ahardtospell
Oct 3, 2017

Free Market Cures to Poverty

4 comments

A recent major study by Brookings found that 96% of people who did not have children before the age of 21, graduated high school, and got a job soon after did not remain permanently poor. I'll just address the job question, although high school graduation and avoiding teen pregnancy are equally as important. In order to improve access to the workforce, the government should remove barriers to entry that hold down the least-skilled and least-experienced potential employees.

Rachna Shah
Oct 3, 2017

Thank you for sharing your thoughts! What do you view these barriers to entry as?

ahardtospell
Oct 3, 2017

The more politically savory ones are occupational licensing requirements, which, except for jobs that involve real health and safety concerns, block new workers from entering professions. For example, there are ludicrously long certification programs required to become florists or manicurists, among other jobs. Additionally, many of these certifications involve exorbitant fees for licenses to operate businesses, often in excess of $1,000, which is obviously a lot for a young, unemployed, or poor person attempting to enter a new profession.

Rachna Shah
Oct 3, 2017

I had no idea that the certification programs were that intensive! Would you recommend alternative forms of regulation, such as state certification or registration?

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  • ewennberg19
    Jun 21, 2018

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  • soodivya59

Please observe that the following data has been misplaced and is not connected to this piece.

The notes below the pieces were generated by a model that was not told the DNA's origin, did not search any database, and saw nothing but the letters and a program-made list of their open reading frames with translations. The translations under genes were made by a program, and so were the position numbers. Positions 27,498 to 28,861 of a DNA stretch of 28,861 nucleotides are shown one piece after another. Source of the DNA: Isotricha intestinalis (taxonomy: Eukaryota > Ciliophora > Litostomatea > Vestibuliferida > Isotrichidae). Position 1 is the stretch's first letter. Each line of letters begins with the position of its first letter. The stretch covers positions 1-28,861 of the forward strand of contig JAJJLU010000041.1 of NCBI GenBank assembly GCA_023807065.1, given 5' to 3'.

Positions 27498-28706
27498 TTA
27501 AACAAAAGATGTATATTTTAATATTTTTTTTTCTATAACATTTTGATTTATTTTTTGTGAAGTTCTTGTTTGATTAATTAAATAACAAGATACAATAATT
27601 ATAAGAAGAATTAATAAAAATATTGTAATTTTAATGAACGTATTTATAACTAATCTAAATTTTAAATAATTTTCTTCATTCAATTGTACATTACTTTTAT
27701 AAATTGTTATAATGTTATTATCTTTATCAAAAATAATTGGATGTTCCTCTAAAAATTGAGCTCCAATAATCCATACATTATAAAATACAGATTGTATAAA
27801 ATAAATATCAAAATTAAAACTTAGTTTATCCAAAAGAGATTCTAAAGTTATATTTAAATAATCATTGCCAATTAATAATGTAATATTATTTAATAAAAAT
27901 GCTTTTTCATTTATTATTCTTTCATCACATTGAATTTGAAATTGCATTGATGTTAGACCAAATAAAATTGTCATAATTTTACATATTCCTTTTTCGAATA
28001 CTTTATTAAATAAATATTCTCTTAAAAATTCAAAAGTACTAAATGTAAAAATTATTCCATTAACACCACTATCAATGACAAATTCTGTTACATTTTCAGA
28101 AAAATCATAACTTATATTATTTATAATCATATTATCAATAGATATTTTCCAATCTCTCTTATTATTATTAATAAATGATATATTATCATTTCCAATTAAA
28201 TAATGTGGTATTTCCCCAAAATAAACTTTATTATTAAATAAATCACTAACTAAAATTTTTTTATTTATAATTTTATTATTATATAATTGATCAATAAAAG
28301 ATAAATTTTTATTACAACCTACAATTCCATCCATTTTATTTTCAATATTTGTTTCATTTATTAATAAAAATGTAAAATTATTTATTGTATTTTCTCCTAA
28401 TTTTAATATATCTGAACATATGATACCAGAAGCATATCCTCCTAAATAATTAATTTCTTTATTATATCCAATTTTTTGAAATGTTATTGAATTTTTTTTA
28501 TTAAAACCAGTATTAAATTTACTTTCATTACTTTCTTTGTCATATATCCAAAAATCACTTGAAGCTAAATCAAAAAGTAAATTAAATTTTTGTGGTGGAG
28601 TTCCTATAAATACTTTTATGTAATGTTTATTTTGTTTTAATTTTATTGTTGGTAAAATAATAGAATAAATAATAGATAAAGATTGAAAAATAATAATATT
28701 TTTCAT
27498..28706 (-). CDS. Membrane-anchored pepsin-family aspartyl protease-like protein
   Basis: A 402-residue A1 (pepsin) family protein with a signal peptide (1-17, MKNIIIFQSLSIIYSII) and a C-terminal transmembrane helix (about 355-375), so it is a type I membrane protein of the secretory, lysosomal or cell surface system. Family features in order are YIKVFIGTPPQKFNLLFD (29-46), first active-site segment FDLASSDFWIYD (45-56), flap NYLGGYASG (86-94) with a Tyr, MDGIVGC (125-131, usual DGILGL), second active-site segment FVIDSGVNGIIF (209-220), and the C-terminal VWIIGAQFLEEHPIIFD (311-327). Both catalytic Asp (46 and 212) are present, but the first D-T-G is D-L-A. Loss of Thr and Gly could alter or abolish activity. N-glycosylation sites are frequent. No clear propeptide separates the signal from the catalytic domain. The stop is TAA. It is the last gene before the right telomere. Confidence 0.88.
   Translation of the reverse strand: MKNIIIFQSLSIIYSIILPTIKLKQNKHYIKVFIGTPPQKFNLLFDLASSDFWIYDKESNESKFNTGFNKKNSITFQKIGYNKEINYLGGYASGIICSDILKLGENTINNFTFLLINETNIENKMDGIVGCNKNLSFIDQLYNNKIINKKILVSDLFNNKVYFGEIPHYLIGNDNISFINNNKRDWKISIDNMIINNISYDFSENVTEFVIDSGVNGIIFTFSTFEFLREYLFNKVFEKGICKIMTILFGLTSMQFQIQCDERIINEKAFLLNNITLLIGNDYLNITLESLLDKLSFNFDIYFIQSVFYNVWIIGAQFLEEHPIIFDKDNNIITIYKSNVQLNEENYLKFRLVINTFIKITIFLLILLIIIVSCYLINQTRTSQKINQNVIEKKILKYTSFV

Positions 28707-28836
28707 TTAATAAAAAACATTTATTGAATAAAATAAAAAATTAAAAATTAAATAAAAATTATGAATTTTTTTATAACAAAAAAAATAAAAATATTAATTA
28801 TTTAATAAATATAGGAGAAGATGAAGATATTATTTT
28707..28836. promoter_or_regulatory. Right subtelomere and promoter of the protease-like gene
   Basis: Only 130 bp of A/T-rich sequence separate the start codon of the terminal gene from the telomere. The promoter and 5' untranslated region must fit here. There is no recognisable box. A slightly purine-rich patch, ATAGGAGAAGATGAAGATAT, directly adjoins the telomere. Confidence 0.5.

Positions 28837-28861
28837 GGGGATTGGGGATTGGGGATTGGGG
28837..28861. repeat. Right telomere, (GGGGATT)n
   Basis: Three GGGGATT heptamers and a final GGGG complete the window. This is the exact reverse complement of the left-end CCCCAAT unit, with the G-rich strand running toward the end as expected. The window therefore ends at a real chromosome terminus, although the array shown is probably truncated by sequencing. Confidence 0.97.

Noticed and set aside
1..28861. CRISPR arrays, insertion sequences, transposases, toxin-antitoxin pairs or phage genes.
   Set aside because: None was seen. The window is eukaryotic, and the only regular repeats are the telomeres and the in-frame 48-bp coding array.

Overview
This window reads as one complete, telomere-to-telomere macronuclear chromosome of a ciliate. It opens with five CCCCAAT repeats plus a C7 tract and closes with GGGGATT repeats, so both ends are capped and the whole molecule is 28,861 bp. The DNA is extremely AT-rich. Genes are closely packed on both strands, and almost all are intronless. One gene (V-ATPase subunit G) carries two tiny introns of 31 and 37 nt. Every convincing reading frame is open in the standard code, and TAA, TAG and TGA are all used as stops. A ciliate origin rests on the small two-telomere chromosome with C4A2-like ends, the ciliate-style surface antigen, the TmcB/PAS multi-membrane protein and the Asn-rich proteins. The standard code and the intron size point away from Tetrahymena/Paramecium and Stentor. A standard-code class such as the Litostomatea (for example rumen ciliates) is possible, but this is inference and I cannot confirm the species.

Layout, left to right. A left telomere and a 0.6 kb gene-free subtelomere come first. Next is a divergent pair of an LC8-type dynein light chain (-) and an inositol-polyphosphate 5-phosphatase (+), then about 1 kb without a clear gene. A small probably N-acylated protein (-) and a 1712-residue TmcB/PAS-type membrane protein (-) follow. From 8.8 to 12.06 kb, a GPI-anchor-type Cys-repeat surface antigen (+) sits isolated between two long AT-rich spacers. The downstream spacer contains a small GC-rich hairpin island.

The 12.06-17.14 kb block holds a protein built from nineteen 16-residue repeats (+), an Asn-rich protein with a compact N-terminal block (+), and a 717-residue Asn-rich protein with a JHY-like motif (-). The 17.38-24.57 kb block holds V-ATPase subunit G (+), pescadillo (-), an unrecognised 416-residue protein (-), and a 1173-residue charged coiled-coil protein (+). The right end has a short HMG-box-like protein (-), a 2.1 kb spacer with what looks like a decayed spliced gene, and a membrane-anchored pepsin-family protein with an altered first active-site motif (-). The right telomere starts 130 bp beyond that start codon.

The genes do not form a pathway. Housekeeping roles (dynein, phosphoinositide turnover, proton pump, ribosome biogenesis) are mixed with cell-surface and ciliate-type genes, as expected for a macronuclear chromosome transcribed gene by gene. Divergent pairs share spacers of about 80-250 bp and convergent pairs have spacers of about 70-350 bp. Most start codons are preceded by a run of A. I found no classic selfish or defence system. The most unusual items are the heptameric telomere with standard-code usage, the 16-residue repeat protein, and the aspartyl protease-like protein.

May 7, 2018

    Poverty has been a perennial issue and a stain on the progress of humanity. While the presence of poverty cannot be eliminated, the government must take an activist role by alleviating the impacts of poverty. Given that I am from the U.S. and of Indian origin, I have witnessed urban poverty in both countries. I've seen that victims of poverty often have no choice but to engage in dangerous, illegal activities (i.e. lying to authority, stealing, selling items amidst moving traffic on the streets etc.). This puts such individuals, specifically the youth and elderly, vulnerable to unimaginable dangers. Poverty continues through generations and only gets more severe as income inequality increases through modern day globalization and technology. The government must impose a series of programs to help poverty victims break the cycle. They should start with helping the youth (after all, the youth are the future!)- by having a proper education system, programs which enforce moral values, and a way to provide the bare minimum resources to families in need. As per funding, this should be the immediate matter for the national budget and top priority for governments to fund. This can help families who have long endured poverty break the cycle and find ethical, well-paying jobs.